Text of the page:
Multi-Criteria Decision Making Semantic for Mental Healthcare

Multi-Criteria Decision Making Semantic for Mental Healthcare

Chaymae Benfares (System Engineering Laboratory, Ibn Tofail University, Morocco), Ouidad Akhrif (System Engineerin Laboratory, Ibn Tofail University, Morocco), Younès El Bouzekri El Idrissi (System Engineering Laboratory, Ibn Tofail University, Morocco) and Karim Hamid (Center for Oncology and Hematology, Morocco)
Copyright: © 2020 |Pages: 14
DOI: 10.4018/IJSST.2020010105
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Abstract

Healthcare systems play an important role in the well-being of patients; however, the diagnostic process generates a very large and varied types of data which makes the process of analyzing this data very complicated. More precisely, depression, which is one of the most common psychological disorders, contains a taxonomy of different symptoms, heterogeneous, and varied by data criteria, as confronted by clinicians to predict the degree of the disorder in patients with the aim of selecting the best treatment. To this end, the authors propose a decision architecture based on an approach that combines method ontologies, the Analytic Hierarchy Process, in the context of the prevention and monitoring of depression trends in patients.
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Introduction

In the health sector, the volume of data collected for each patient is very varied and important ; however, clinicians usually face problems with analyzing this data and extracting the criteria relevant for a diagnosis. On the one hand, and more specifically, in the field of mental health, depression is one of the main causes of mental illness (American Psychiatric Association, 2015); indeed, it is one of the most common psychological disorders. In fact, the World Health Organization (WHO) (2018) predicts that depression will become the main cause of mental illness in the next 15 years. According to WHO, depression is one of the priority pathologies targeted by the Mental Health Gap Action Program (mhGAP) (WHO, 2018). The purpose of this program is to help countries expand services for people with mental disorders. On the other hand, at public health institutions, like the University Hospital Center Mohammed VI in Marrakech “(CHU),” cancer patients require permanent support and follow up during their oncology care, because they face major constraints while suffering and undergoing treatment, and other psychopathological reactions and symptoms that are identical to depression. Indeed the problem is defined: how can clinicians decide and select in a solid and automatic way the symptoms of depression, compared to other psychopathological reactions of the cancer disease? Due to the large number of patients, it is difficult to consider all these parameters to develop a relevant prevention system. In addition, the constraint of missing, unstructured, and noisy data adds more challenges ; therefore, the selection of relevant and personalized criteria (symptoms) for each patient remains an arduous task. Indeed, the major challenge facing clinicians is the problem of analysis of knowledge at the patient level. Moreover, to the multitude of diagnostic protocols, because they are diverse criteria, therefore the degree of uncertainty among clinicians increases.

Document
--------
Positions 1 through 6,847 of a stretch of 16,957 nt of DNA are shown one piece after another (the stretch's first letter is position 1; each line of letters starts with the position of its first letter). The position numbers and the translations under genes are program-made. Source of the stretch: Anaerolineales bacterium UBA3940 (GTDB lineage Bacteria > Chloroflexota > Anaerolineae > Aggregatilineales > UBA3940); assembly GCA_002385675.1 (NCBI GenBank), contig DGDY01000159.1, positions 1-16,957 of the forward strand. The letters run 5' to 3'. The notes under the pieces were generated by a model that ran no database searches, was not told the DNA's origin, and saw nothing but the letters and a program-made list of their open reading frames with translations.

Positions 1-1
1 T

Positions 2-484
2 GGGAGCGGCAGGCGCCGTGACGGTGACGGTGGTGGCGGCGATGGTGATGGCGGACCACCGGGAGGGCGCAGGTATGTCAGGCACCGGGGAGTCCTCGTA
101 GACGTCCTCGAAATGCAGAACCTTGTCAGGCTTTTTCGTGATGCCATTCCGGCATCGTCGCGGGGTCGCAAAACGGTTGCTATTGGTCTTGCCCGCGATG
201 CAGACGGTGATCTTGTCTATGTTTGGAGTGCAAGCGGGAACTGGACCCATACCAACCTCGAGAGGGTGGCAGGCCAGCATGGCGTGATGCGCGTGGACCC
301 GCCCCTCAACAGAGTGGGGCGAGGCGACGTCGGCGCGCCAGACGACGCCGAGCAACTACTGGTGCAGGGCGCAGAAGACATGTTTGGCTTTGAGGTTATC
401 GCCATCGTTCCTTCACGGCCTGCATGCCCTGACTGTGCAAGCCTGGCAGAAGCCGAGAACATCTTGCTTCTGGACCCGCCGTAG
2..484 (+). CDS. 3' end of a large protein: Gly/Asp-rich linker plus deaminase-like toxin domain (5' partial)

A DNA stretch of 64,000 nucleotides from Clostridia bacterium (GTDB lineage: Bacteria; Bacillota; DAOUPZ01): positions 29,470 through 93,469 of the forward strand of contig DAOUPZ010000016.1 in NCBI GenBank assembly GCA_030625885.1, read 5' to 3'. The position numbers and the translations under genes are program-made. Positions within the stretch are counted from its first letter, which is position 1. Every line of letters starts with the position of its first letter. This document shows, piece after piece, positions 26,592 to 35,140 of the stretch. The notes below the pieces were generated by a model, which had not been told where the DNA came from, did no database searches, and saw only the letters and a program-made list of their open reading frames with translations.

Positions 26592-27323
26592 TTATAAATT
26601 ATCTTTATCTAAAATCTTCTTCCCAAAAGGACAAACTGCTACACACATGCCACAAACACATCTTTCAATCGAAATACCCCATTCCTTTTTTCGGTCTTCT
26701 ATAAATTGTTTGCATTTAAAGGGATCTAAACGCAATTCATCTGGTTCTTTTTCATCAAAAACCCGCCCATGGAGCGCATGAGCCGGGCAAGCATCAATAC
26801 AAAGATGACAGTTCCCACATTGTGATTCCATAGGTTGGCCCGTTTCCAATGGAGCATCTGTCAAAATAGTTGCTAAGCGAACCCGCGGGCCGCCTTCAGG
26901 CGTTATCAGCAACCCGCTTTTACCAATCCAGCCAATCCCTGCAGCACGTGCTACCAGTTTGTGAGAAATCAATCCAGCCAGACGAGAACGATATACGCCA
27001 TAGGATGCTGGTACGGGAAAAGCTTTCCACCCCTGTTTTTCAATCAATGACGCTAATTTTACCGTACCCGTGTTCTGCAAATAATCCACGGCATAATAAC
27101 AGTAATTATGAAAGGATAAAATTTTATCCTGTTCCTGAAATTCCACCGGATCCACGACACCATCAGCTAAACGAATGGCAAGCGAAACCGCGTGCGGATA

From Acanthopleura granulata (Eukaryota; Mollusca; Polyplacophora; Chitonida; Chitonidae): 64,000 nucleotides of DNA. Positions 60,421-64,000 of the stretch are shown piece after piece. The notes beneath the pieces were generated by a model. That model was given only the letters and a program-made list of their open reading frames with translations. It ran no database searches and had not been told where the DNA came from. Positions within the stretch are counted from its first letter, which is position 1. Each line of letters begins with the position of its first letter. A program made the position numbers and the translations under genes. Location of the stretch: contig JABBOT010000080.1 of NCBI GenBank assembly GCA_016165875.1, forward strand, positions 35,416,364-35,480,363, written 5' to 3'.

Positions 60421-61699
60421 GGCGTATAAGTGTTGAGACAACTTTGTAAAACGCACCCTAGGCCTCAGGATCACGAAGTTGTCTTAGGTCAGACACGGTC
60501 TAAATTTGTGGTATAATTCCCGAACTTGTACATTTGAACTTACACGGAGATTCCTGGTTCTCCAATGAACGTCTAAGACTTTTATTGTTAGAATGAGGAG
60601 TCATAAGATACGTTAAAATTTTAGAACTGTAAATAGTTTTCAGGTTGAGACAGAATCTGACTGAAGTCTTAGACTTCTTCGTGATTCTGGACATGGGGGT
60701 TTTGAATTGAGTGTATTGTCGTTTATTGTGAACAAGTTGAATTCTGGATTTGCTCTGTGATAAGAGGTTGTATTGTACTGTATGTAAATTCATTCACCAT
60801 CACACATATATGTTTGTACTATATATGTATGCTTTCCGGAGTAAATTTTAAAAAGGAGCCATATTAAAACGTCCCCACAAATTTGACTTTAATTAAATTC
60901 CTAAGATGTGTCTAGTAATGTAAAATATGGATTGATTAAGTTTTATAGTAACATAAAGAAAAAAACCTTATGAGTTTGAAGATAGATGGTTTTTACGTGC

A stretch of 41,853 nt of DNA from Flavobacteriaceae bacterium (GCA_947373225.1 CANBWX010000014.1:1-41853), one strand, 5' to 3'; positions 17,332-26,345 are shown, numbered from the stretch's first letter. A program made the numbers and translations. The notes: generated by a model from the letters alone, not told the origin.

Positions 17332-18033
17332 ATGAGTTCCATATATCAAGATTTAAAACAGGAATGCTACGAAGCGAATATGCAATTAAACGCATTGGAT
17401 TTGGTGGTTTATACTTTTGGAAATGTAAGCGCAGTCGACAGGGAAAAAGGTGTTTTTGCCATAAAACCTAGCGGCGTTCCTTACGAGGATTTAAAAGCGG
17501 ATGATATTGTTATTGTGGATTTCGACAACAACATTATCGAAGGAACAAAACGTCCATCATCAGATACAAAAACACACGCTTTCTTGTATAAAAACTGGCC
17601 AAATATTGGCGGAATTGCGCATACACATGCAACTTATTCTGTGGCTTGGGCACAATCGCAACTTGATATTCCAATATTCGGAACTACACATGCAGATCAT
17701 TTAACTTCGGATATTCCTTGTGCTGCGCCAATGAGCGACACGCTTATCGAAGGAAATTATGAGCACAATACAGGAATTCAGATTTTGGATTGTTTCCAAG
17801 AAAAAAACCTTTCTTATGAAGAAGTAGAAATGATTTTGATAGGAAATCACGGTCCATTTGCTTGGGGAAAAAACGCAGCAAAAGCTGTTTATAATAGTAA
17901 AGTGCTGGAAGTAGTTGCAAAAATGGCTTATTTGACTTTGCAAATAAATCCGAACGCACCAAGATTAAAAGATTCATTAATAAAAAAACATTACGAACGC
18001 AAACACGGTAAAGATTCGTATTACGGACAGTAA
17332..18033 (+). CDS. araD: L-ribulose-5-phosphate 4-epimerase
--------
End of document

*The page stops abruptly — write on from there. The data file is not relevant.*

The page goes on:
In recent years, decision-making in medicine has taken a very important place in the science of medical informatics; indeed many approaches and methods stemming from Artificial Intelligence, assistance systems to decision-making, and mathematical modeling techniques, are gradually being introduced into mental health (Brunelli, 2014), in order to help decision-makers and health professionals make informed decisions based on solid foundations (Aoki, Uehara, Kato, & Hirahara, 2016). It is in this context we adopted the multi-criteria decision method of the Analytic Hierarchy Process (AHP), which is an analytical approach to support decision-making according to a multi-criteria approach. Developed by Thomas Saaty, it is basically based on complex calculations (Aoki et al., 2016), in order to extract the relevant diagnostic criteria. In addition, we proposed a hierarchical ontological model based on domain ontology, in order to exploit the preferences of each user (extracted by the diagnostic sheet and the test), and to be able to promote the integration of heterogeneous knowledge. The ontologies represent a very reliable and structured source of knowledge, and are robust means to represent and exploit the data and the knowledge of a field, and, more particularly, that of the medical field. Our case study is the modeling of the pathologies of depression based on the opinions of clinical experts and the DSM (American Psychiatric Association, 2015). In this context, this paper presents the intelligent decision framework to automatically monitor and predict the level of depression in cancer patients, so that clinicians can make the best decision to ensure better patient monitoring and reduce the impact of their suffering from the disease on their psychology.

This document is organized as follows: Section 2 describes some related work; Section 3 describes the methods used in this study. In Section 4, we present in detail the proposed system, the experimentation, and the results obtained.

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